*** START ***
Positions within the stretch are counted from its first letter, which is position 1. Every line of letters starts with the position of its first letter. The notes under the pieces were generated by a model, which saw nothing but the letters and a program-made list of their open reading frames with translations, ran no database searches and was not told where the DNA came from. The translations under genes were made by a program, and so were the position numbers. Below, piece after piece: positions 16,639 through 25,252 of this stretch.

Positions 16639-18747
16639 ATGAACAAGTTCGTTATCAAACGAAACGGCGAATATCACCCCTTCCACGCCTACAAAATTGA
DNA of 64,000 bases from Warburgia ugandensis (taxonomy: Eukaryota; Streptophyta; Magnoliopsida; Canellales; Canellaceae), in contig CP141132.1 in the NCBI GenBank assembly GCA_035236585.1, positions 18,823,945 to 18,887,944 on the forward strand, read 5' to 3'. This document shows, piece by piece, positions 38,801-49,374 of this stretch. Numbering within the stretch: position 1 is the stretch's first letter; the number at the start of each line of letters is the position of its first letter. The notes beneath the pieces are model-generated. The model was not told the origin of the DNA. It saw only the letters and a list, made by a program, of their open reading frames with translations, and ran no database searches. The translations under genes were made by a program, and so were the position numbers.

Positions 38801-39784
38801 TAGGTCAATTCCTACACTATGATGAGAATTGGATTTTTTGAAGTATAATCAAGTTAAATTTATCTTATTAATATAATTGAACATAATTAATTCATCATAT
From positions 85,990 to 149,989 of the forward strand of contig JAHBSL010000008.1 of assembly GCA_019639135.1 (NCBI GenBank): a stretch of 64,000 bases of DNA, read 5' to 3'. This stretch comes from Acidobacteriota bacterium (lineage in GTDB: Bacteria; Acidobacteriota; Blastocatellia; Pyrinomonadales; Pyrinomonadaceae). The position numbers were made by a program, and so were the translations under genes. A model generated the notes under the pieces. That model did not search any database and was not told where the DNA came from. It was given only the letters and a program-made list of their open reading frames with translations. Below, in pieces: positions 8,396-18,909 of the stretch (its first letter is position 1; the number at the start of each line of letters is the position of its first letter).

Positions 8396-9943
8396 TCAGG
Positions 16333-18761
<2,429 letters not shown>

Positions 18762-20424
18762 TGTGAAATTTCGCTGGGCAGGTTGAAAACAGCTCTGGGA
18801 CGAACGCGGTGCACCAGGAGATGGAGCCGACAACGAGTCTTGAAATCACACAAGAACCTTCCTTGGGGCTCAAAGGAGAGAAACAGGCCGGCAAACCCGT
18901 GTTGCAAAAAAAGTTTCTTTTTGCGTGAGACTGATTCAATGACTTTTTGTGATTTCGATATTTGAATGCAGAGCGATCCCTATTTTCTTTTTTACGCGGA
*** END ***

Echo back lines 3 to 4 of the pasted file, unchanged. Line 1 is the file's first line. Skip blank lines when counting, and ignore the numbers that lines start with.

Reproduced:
16639 ATGAACAAGTTCGTTATCAAACGAAACGGCGAATATCACCCCTTCCACGCCTACAAAATTGA
DNA of 64,000 bases from Warburgia ugandensis (taxonomy: Eukaryota; Streptophyta; Magnoliopsida; Canellales; Canellaceae), in contig CP141132.1 in the NCBI GenBank assembly GCA_035236585.1, positions 18,823,945 to 18,887,944 on the forward strand, read 5' to 3'. This document shows, piece by piece, positions 38,801-49,374 of this stretch. Numbering within the stretch: position 1 is the stretch's first letter; the number at the start of each line of letters is the position of its first letter. The notes beneath the pieces are model-generated. The model was not told the origin of the DNA. It saw only the letters and a list, made by a program, of their open reading frames with translations, and ran no database searches. The translations under genes were made by a program, and so were the position numbers.